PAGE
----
The real estate lobby spent big trying to defeat the biggest tax cuts since the Reagan administration. According to recently released lobbying disclosure reports, the National Association of Realtors spent more than any other interest group as Republicans were putting finishing touches on their tax overhaul.
Though always a big player, NAR dropped $22.2 million on lobbying in the fourth quarter of 2017 alone. That spending dwarfed the other usual lobbying giants, even making the Chamber of Commerce’s $16 million look like child’s play. And the surge makes sense in a cynical sort of way. While the new tax code lets consumers keep more of their money, realtors fear it will hurt their bottom line.
It’s not that realtors oppose tax breaks per se. It’s that realtors oppose tax breaks that weaken incentives for homeownership, and that don’t provide a subsidized boon to their industry. Specifically, they opposed the reform to the federal standard deduction. And they said so while under oath.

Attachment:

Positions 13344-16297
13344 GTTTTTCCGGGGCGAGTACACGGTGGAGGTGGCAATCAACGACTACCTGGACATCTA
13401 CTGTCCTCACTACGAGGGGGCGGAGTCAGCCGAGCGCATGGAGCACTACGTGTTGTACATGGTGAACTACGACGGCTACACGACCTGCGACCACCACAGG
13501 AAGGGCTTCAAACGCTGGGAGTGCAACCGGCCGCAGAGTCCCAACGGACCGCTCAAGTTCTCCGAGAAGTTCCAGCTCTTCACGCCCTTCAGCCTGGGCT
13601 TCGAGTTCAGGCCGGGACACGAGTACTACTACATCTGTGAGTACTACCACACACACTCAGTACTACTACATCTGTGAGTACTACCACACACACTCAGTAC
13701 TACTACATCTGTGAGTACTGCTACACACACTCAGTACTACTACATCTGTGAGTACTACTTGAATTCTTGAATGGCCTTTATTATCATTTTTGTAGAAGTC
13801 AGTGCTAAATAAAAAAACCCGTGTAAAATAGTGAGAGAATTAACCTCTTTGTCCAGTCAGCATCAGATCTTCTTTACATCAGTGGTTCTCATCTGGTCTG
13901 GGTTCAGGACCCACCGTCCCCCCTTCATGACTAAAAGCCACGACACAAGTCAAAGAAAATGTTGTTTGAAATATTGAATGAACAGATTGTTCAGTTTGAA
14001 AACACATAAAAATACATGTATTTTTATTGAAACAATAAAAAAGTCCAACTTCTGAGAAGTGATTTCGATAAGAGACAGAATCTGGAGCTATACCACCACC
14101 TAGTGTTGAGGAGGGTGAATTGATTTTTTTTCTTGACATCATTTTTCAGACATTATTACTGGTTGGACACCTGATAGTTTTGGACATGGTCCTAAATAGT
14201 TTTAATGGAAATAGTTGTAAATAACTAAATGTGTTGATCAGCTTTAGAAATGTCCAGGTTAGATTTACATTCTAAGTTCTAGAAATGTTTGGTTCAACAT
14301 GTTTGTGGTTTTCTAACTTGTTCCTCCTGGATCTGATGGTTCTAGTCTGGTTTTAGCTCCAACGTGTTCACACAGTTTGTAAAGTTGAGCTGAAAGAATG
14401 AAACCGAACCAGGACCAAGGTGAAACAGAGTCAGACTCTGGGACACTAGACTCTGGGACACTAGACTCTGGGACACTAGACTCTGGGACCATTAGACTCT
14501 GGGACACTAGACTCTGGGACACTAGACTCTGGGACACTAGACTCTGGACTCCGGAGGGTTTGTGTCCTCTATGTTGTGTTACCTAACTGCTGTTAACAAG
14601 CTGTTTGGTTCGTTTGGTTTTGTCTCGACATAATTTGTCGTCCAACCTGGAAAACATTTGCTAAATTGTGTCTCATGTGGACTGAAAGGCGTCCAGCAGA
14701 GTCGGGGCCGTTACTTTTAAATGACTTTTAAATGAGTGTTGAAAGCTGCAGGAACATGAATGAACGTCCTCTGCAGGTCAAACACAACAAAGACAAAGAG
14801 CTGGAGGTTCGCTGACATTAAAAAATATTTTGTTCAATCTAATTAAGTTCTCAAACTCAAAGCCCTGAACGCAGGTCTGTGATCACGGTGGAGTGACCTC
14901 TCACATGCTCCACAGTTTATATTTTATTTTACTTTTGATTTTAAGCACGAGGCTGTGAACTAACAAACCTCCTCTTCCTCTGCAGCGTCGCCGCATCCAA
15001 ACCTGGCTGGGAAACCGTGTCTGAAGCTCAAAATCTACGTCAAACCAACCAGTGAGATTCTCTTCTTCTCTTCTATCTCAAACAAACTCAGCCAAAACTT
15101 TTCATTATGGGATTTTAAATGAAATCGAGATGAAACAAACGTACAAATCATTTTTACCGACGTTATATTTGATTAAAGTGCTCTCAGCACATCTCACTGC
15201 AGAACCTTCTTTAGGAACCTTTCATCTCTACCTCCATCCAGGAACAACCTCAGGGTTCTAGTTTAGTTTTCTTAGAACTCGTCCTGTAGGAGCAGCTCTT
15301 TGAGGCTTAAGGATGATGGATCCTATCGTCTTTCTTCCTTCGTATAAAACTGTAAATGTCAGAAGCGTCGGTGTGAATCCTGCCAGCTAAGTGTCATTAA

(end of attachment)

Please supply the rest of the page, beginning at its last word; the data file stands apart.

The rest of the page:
Testifying before the Senate Finance Committee last September, Iona Harrison of the National Association of Realtors warned that doubling the standard deduction “destroys the incentive value of itemized deductions for most, as the great majority of taxpayers would receive the same tax benefit whether or not they engaged in the behavior the deduction is designed to encourage.”
What’s that mean in English? When middle-class families sit down to do their taxes, they can choose either to itemize their deductions or claim the standard deduction. To streamline the tax code, Republicans nearly doubled the standard deduction, from $6,500 to $12,000 for individuals and from $13,000 to $24,000 for married couples.
So why does your realtor care how you do your taxes? Because with that kind of cash on the table because of the doubled standard deduction, fewer taxpayers will have to bother with itemizing, and that means they don't have to worry about taking the mortgage-interest deduction, which is supposed to create incentives for them to buy homes. Again, and as Washington Examiner's Tim Carney pointed out during the debate over the tax bill, realtors don’t mind if their customers keep more money in their pocket. They just want that tax break to be conditional on buying one of their homes.